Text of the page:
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Los Angeles Prosecutors Decline To File Sexual Assault Charges Against CBS CEO Les Moonves

The case involved a woman who told police Moonves sexually assaulted her in the 1980s.

Posted on July 31, 2018, at 2:43 p.m. ET

Leslie Moonves and his wife, Julie Chen.
Jemal Countess / Getty Images

Leslie Moonves and his wife, Julie Chen.

Los Angeles prosecutors on Tuesday said they would not file sexual assault charges against CBS chief Leslie Moonves because the allegations fall outside the statute of limitations.

The allegations stem from a woman who told police in February that Moonves sexually assaulted her once in 1986 and twice in 1988. The woman said she met Moonves through her employment in the television industry.

The woman, who was not identified, disclosed two incidents to a friend about a year ago before going to police, but according to the Los Angeles County District Attorney’s Office, the statutes of limitation have expired for all three allegations.

News of the case, which was first reported by NBC News, comes just days after the New Yorker published a report in which Moonves was accused of sexual harassment by six women. The women alleged that the sexual misconduct dates back to the 1980s and that Moonves used his position of power to threaten to derail their careers if they spoke out.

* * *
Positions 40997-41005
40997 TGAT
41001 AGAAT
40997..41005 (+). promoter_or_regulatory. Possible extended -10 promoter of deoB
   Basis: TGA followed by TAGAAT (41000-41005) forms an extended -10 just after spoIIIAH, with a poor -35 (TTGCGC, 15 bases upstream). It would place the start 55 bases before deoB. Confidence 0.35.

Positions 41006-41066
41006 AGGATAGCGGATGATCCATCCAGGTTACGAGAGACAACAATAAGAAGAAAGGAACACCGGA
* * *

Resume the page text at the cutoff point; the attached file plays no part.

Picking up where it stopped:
Because the woman was not identified by LA prosecutors, it was unclear if she was one of the women in the New Yorker report. However, the report’s author, Ronan Farrow, tweeted that she appeared to be an additional alleged victim.

Note that these appear to stem from allegations not included in our story, from a different, additional woman. (Prosecutors concluded her claims were outside of the statute of limitations.) https://t.co/Y0yetwV1kf

CBS did not immediately respond to BuzzFeed News’ request for comment Tuesday, but after the New Yorker report Friday, it said it was investigating the claims and that the board “will promptly review the findings and take appropriate action.”

On Monday, the board declined to take any interim action against Moonves while it moves to bring in an outside law firm to conduct the investigation.

For his part, Moonves said in a statement to the New Yorker on Friday that “there were times decades ago when I may have made some women uncomfortable by making advances.” But while he regretted those instances “immensely,” he said, “I always understood and respected — and abided by the principle — that ‘no’ means ‘no,’ and I have never misused my position to harm or hinder anyone’s career.”

The 68-year-old executive is currently locked in a legal battle with the controlling shareholder of CBS and Viacom, Shari Redstone, in an effort to prevent her from attempting to merge the two companies.

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